by Julia Robb
Hays said, “Yonder are the Indians, boys, and yonder are our horses. The Indians are pretty strong. But we can whip them. What do you say?”
The Rangers charged, killed the Comanche leader and the rest of the warriors ran.
That’s a typical Ranger story.
The nineteenth century Texas Rangers were special to Texas and there’s a reason.
The Rangers were quick-shooting, hard-drinking, brutal, aggressive men, “just this side of brigands and desperados,” who fought a “war to the knife,” according to S.C. Gwynne, author of Empire of the Summer Moon.
In other words, they were just what Texas needed when the Comanche, Kiowa and Kickapoo were besieging us on every side.
The Rangers were also self-sacrificing.
Not only did they fight the tribes, they also fought Mexican soldiers (in two different wars), Mexican bandits and Anglo outlaws, while having to supply their own food, weapons, equipment and horses.
Rangers carried one rifle, two pistols, a knife and one blanket.
In time, Texas paid each ranger $30 per month.
Rangers also slept fully clothed in case they were forced to jump from their bedrolls and fight.
Texans organized the Rangers in 1835, and the new military waged all-out war against the tribes, especially during the 1839 Cherokee War in East Texas, the Council House Fight in San Antonio, in March 1840, and the (victorious) Battle of Plum Creek, against 1,000 Comanche warriors, in August 1840.
By 1841, the Rangers had undermined, if not broken, the tribes’ power. Comanches were still a threat, but the frontier was advancing west.
Things changed in 1861.
So many men left Texas during the Civil War, to fight for the Confederacy (including the Rangers), the tribes again ruled the plains.
Wilderness reclaimed whole parts of Texas because the Comanche had either killed the settlers or used fear and fire to push them out.
And the reconstruction government (1865-1870), did not allow the Rangers to operate, instead forcing a state police force down Texas’ throats.
State police were not effective against Comanche, and were highly unpopular–they were renowned for killing suspects without benefit of trial, particularly when those suspects were former Confederates.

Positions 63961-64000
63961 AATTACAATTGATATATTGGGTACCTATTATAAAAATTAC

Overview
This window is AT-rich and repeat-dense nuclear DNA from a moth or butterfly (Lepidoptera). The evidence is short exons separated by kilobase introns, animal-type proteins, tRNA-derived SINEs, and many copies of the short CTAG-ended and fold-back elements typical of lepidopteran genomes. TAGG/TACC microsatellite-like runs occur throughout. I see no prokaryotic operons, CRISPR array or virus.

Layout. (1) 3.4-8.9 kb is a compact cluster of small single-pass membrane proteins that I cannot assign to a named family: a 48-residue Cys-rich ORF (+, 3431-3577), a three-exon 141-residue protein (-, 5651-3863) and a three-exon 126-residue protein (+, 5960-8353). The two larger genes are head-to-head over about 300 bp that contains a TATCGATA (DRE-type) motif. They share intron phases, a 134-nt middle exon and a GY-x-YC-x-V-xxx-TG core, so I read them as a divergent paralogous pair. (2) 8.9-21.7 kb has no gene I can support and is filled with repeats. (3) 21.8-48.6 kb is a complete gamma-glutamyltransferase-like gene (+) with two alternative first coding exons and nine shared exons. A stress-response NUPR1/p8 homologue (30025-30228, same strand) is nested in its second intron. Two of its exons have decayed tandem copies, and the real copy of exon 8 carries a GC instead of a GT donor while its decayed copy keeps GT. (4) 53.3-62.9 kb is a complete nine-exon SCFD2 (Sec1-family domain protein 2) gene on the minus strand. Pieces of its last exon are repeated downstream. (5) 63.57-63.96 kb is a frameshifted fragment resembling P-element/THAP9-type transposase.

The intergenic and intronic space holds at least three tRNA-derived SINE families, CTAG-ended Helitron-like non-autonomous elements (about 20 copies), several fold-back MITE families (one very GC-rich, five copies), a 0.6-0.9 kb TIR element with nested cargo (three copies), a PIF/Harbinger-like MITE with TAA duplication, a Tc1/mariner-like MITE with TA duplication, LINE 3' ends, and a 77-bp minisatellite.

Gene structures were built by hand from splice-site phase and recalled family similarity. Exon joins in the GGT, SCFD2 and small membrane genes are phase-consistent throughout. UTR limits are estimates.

By 1874, Texans were desperate for help against the Comanche and legislators again funded the Rangers.
Good move. The “Frontier Battalion,” about 450 men, fought in fifteen Indian battles.
After U.S. Fourth Cavalry Commander Ranald Mackenzie and his troopers, and the Rangers, were through with the Comanche, the tribe agreed to remain on the Fort Sill, Oklahoma, reservation.
The Rangers also “thinned out” more than 3,000 Texas desperados, including bank robber Sam Bass and gunfighter John Wesley Hardin.
Rangers were also ordered to end several frontier feuds–which they did.
The Rangers have occasionally committed wrongs, as organizations are full of imperfect human beings.
Accusers have charged the Rangers with racial prejudice; of not always giving Hispanics and African-Americans the benefit of the doubt.
That probably happened.
A folk song originating in South Texas tells the story of Gregorio Cortez Lira, who killed a Texas sheriff.
The sheriff had it coming and Gregorio was brave, the song says, adding “Don’t run, you cowardly rangers, from just one Mexican.”
The history of the world is bathed in blood and injustice, and organizations usually mirror culture.
But the Rangers came through for Texas when Texas needed them, and I, for one, am grateful.
Jack Hays’ Statue in San Marcos
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Julia Robb is the author of Scalp Mountain and Saint of the Burning Heart, eBooks for sale at amazon.com. She can be reached at juliarobb.com, firstname.lastname@example.org, venturegalleries.com, goodreads, pinterest, twitter, Facebook, iamatexan.com and amazon author pages.